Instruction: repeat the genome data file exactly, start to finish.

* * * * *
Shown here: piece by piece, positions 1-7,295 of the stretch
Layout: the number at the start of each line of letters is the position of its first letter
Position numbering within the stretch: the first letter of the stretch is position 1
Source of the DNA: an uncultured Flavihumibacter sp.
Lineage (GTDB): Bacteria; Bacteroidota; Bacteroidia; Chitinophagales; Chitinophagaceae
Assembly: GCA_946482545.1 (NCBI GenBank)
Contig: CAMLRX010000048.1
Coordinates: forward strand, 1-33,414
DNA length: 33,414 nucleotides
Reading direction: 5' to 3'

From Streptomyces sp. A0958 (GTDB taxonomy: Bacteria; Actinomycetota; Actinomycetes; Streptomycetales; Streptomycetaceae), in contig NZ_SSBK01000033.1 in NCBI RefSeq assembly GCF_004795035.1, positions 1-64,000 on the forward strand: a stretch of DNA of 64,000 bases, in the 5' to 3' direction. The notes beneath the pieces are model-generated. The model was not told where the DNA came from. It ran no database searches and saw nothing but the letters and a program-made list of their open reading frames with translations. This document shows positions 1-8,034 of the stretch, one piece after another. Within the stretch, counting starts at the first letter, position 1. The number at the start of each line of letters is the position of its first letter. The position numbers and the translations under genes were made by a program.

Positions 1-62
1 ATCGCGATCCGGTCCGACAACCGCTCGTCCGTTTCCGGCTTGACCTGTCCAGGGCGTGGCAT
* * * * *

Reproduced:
Shown here: piece by piece, positions 1-7,295 of the stretch
Layout: the number at the start of each line of letters is the position of its first letter
Position numbering within the stretch: the first letter of the stretch is position 1
Source of the DNA: an uncultured Flavihumibacter sp.
Lineage (GTDB): Bacteria; Bacteroidota; Bacteroidia; Chitinophagales; Chitinophagaceae
Assembly: GCA_946482545.1 (NCBI GenBank)
Contig: CAMLRX010000048.1
Coordinates: forward strand, 1-33,414
DNA length: 33,414 nucleotides
Reading direction: 5' to 3'

From Streptomyces sp. A0958 (GTDB taxonomy: Bacteria; Actinomycetota; Actinomycetes; Streptomycetales; Streptomycetaceae), in contig NZ_SSBK01000033.1 in NCBI RefSeq assembly GCF_004795035.1, positions 1-64,000 on the forward strand: a stretch of DNA of 64,000 bases, in the 5' to 3' direction. The notes beneath the pieces are model-generated. The model was not told where the DNA came from. It ran no database searches and saw nothing but the letters and a program-made list of their open reading frames with translations. This document shows positions 1-8,034 of the stretch, one piece after another. Within the stretch, counting starts at the first letter, position 1. The number at the start of each line of letters is the position of its first letter. The position numbers and the translations under genes were made by a program.

Positions 1-62
1 ATCGCGATCCGGTCCGACAACCGCTCGTCCGTTTCCGGCTTGACCTGTCCAGGGCGTGGCAT